5. Testing: Testing of configured and customized system on a dummy database by implementer as well as the company installing the ERP system (user acceptance testing)
  6. Training: User training to get all teams (accounting, warehouse, sales, procurement) get used to all the standard processes 
  7. Go-live: This includes preparing a server and database, ERP system installation, data migration, and going live. This is usually done on Friday nights or weekends so that companies can start using the new system effectively on Monday.
  8. Support: Support team helps users 1-6 months after go-live where there may be errors caused by users’ incorrect inputs (happens a lot), bugs, unconsidered scenarios, etc. 

ERP implementation failures

50-75% of ERP implementation projects fail to meet their objectives. Considering the amount of money companies spend on ERP implementation, this is seriously a waste of resources. 

There are many reasons for ERP implementation failures, however the top 3 are:

  1. Lack of clarity in business goals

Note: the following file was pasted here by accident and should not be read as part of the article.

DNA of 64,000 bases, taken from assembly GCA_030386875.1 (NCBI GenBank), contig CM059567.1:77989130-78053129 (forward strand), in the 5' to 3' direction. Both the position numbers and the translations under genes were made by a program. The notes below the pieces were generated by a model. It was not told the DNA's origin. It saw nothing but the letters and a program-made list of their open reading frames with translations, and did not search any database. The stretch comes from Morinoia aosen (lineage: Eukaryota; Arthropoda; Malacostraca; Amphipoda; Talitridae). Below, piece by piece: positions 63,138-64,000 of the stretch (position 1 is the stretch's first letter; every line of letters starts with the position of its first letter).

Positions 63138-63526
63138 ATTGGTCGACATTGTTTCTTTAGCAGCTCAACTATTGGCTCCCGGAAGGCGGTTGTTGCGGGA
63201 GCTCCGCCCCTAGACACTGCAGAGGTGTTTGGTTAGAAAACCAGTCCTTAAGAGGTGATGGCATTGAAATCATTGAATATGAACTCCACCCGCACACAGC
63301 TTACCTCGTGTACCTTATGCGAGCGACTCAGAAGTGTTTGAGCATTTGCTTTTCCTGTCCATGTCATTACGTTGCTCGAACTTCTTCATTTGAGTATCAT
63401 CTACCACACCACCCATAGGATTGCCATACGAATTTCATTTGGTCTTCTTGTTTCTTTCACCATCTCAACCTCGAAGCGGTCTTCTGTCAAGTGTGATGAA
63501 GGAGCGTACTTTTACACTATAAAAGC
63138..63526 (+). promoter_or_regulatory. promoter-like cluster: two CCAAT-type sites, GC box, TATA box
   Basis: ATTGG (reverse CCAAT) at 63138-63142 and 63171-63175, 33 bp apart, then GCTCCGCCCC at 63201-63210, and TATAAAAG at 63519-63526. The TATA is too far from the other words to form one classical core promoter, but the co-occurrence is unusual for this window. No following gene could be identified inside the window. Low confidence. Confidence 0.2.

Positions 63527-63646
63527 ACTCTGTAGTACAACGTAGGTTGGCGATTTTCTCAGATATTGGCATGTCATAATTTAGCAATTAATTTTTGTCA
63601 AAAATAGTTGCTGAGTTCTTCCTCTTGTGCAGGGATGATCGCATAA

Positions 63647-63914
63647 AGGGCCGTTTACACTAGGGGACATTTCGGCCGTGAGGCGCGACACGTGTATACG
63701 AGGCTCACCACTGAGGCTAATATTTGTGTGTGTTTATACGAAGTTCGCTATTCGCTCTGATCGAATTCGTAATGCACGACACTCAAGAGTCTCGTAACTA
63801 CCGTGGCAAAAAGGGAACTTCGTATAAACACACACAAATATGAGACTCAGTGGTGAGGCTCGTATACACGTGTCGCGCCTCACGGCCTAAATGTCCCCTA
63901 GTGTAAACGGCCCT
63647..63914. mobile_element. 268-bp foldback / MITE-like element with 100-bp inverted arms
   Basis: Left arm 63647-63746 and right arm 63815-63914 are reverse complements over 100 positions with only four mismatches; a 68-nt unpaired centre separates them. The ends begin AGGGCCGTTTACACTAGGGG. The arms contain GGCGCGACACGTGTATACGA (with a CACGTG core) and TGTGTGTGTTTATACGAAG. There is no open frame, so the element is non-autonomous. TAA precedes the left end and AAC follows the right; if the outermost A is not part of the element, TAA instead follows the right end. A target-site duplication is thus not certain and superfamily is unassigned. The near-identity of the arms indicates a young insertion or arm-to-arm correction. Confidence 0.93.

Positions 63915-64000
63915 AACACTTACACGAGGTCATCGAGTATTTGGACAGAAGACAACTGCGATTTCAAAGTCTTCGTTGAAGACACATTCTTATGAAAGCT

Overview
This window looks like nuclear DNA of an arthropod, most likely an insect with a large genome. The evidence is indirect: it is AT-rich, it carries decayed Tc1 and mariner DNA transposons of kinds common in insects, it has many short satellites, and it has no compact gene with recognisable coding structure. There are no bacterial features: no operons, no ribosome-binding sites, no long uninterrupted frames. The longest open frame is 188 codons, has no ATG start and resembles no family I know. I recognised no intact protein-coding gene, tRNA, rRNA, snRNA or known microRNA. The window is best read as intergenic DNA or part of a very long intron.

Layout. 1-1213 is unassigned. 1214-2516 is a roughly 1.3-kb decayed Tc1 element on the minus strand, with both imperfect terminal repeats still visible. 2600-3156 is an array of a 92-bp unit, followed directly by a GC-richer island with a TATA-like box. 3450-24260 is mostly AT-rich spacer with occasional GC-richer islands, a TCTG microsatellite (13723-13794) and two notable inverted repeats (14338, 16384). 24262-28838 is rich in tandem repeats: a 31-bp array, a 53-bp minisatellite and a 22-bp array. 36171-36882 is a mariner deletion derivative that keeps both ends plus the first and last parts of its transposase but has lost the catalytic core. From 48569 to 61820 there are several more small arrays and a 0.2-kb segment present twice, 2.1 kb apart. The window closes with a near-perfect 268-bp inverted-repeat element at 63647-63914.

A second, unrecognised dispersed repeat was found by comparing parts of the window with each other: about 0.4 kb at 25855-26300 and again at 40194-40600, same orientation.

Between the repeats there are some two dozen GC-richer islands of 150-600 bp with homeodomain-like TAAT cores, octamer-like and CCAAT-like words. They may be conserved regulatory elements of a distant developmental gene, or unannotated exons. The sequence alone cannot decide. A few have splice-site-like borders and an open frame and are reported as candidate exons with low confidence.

2. Lack of a detailed project plan
  3. Lack of top management involvement

Lack of clarity in business goals

About 42% of organizations report a lack of clarity in business goals as an issue during their ERP implementation.

When we ask companies we’ve met why they are looking for an ERP system, their answers were generally “we just want to upgrade from excel/accounting software”. Most of them can’t even explain their own pain points, let alone setting business goals.

As a result, they just look for the most affordable ERP software and go with the most affordable ERP implementer. Also, since they don’t have clear goals, they will try to get the most out of their new systems (eg. asking for unnecessary customizations) which don’t add value to their business. This often causes a huge mess (they end up abandoning the new system and go with the old system), and all the time, effort, and money going down the drain. 

For these companies, ERP implementation is simply “buying another software” and they are not prepared to redesign business processes, change standard operating procedures, re-training employees, changing company culture, and so on. 

We try to avoid these companies since their ERP implementation will most likely end up in failures and they will eventually blame the ERP implementer.

Lack of a detailed project plan